"What the CBI data tells us is certain industries and geographies will be associated with more robust construction spending recovery, including segments related to energy generation, health care and infrastructure," said Basu. "CBI dynamics also seem to suggest the latter half of 2013 may be associated with more rapid growth in construction spending than the first half of the year." (Associated Building Contractors)  Construction Backlog



Hiring by Beth Mattson-Teig


Commercial real estate professionals have done their best to ride out the economic storm and the deep real estate recession. The focus for many professionals has simply been staying afloat, as opposed to moving careers forward. However, that tide may be starting to turn as the recovery gains momentum.


There is no doubt that the past three years have been extremely challenging for commercial real estate professionals across the board. The industry saw very limited hiring. "There were certainly job changes, but it was more reactive - kind of like a game of musical chairs," says Paige Palmer, CCIM, CPM, RPA, an executive search partner at Search Professionals International in Plano, Texas. "There were not many job opportunities out there. You just had to try to find a seat, even if it was not the right seat."


Given the number of people who are still unemployed or underemployed, it is still very much an employer's market. Even industry veterans were displaced during the downturn, as transaction activity ground to halt and companies were forced to cut back on staffing to run more efficiently.

"People would have been more tempted to move out of the commercial real estate industry and change jobs if there was somewhere to go. But, in this particular recession, there was really no place to go because other industries were suffering as well," Palmer adds.


Hiring gained momentum in the second half of 2012. In particular, activity has picked up on the East and West Coasts and is now expanding into other markets in the rest of the country, notes Palmer. "There is not any one area that is really hot. We are seeing a wide range of opportunities, which is a good thing," she says. New hiring in transaction-related positions such as leasing, acquisitions, and development have been virtually nonexistent in recent years. But even those positions are starting to return. "There might not be many, but they are coming back," adds Palmer. (CCIM)  Will Recovery Spark Jobs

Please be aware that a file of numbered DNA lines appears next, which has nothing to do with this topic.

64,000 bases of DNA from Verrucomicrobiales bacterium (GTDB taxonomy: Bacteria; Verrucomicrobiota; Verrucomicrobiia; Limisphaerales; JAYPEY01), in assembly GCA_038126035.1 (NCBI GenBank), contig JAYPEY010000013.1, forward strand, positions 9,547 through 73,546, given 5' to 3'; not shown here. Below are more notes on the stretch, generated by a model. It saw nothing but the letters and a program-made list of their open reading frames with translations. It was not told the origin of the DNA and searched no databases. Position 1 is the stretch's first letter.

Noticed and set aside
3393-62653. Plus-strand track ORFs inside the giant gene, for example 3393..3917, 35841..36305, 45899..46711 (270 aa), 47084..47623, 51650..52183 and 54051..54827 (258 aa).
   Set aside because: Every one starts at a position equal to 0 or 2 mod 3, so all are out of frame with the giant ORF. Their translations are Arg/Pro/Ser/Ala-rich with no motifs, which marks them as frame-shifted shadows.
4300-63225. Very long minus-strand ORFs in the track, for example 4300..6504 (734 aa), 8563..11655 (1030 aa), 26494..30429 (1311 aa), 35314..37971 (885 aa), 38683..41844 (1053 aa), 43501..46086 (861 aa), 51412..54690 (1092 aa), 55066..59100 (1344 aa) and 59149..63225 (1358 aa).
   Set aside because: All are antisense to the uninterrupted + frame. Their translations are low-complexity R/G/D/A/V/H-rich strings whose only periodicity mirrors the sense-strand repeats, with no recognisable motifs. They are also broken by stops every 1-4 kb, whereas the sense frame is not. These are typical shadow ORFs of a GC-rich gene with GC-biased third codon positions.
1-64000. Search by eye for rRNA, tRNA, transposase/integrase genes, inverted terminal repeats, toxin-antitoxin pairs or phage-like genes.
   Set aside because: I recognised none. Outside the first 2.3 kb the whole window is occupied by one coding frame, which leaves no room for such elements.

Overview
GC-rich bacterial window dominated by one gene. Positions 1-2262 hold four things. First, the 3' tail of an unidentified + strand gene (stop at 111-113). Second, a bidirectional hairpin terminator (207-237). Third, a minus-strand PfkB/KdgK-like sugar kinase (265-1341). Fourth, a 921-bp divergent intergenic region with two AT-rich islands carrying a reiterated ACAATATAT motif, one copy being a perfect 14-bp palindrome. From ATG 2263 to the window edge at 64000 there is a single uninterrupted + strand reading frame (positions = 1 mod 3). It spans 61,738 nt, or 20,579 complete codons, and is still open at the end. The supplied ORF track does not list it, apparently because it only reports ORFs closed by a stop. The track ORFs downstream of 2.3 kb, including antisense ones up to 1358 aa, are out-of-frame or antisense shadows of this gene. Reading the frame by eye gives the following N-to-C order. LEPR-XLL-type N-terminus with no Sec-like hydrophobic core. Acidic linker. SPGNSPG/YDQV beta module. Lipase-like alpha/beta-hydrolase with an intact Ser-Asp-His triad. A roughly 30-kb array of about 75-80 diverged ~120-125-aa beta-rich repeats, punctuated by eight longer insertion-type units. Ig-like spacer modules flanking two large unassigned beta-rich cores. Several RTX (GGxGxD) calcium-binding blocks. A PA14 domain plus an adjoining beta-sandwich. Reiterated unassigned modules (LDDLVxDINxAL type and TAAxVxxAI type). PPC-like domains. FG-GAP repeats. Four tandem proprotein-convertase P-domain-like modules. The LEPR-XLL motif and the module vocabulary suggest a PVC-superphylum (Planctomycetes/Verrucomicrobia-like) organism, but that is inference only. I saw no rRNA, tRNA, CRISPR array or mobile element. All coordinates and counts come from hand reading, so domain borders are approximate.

For several years now, the multifamily sector has been the golden child of commercial real estate. While other property segments such as office and retail have struggled, the apartment market has seen vacancies basically evaporate, rents climb and investor interest soar.

The red-hot performance of the sector has left some to wonder how long the good times can last. When we look into the crystal ball, we see a strong 12 to 18 months ahead for the apartment sector, a time period that will be marked by high occupancy levels, growing revenues and continued demand from buyers of commercial real estate.

Here are the main reasons for this sanguine forecast:
  • An Improving Economy -- The economy has been slow to pick up, and it may not catch fire in the near future, but it's headed in the right direction, and that's a good thing for the apartment market. More people with jobs means a larger pool of renters, and an improved job market also would lead to those who are already renting being willing to pay more for larger and nicer apartments.Even in the face of modest expectations for the 2013 economy, apartment research firm Axiometrics is forecasting the national effective rent rate to grow by 3.6% this year. That would be a dip from 2011's increase of 4.8% and last year's rise of 3.9%, but historically it's still a very impressive number. The firm also says the national occupancy rate should rise about 60 basis points to 94.9% in 2013.
  • Attractive Financing -- Apartments have proven extremely attractive to investors because not only have the properties enjoyed high occupancies and rent growth, but also historically low interest rates have made financing their acquisition fairly cheap. All indications point to interest rates remaining low for a while, at least through the end of this year and likely beyond that as well. But even if they begin to climb, that doesn't spell doom for investor interest in apartment acquisitions. Rising interest rates would be the result of an improving economy, and, as noted above, an improving economy should lead to greater rent collections - an attractive offset for higher financing costs.
  • Sensible New Construction (Biz Journals) Multifamily Poised For Solid Future  

by Kelly Johnson

Move over laptop. Cassidy Turley Northern California is giving those looking for commercial real estate information another reason to rely on the iPad. The brokerage rolled out its own iPad app last week that gives users the ability to easily compare markets  -- functionality that's not so easy on the website.

Cassidy Turley launched its app with its Bay Area reports, said Garrick Brown, who is research director for Cassidy Turley Northern California and for the company's Terranomics retail division. Reports for Sacramento will be added in a couple months, he said.